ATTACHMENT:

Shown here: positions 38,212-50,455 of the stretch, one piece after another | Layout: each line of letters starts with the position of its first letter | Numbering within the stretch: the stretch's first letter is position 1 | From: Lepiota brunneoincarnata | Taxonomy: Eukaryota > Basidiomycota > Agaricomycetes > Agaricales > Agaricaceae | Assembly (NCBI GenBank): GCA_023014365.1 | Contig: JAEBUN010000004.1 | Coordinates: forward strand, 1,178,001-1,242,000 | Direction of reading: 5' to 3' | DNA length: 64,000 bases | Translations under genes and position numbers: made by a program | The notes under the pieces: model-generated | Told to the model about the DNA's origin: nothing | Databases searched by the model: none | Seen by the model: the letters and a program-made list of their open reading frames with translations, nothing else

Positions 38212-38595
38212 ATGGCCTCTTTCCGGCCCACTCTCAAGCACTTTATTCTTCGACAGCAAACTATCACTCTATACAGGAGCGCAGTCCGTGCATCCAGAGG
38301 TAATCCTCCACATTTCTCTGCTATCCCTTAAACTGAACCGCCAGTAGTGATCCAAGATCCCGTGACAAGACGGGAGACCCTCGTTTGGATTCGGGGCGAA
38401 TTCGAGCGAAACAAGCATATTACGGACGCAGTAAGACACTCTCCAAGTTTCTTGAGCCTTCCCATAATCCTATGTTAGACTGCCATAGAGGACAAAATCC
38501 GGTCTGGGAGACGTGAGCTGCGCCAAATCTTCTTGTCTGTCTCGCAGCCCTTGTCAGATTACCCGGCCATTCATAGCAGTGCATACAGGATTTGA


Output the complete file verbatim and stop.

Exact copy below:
Shown here: positions 38,212-50,455 of the stretch, one piece after another | Layout: each line of letters starts with the position of its first letter | Numbering within the stretch: the stretch's first letter is position 1 | From: Lepiota brunneoincarnata | Taxonomy: Eukaryota > Basidiomycota > Agaricomycetes > Agaricales > Agaricaceae | Assembly (NCBI GenBank): GCA_023014365.1 | Contig: JAEBUN010000004.1 | Coordinates: forward strand, 1,178,001-1,242,000 | Direction of reading: 5' to 3' | DNA length: 64,000 bases | Translations under genes and position numbers: made by a program | The notes under the pieces: model-generated | Told to the model about the DNA's origin: nothing | Databases searched by the model: none | Seen by the model: the letters and a program-made list of their open reading frames with translations, nothing else

Positions 38212-38595
38212 ATGGCCTCTTTCCGGCCCACTCTCAAGCACTTTATTCTTCGACAGCAAACTATCACTCTATACAGGAGCGCAGTCCGTGCATCCAGAGG
38301 TAATCCTCCACATTTCTCTGCTATCCCTTAAACTGAACCGCCAGTAGTGATCCAAGATCCCGTGACAAGACGGGAGACCCTCGTTTGGATTCGGGGCGAA
38401 TTCGAGCGAAACAAGCATATTACGGACGCAGTAAGACACTCTCCAAGTTTCTTGAGCCTTCCCATAATCCTATGTTAGACTGCCATAGAGGACAAAATCC
38501 GGTCTGGGAGACGTGAGCTGCGCCAAATCTTCTTGTCTGTCTCGCAGCCCTTGTCAGATTACCCGGCCATTCATAGCAGTGCATACAGGATTTGA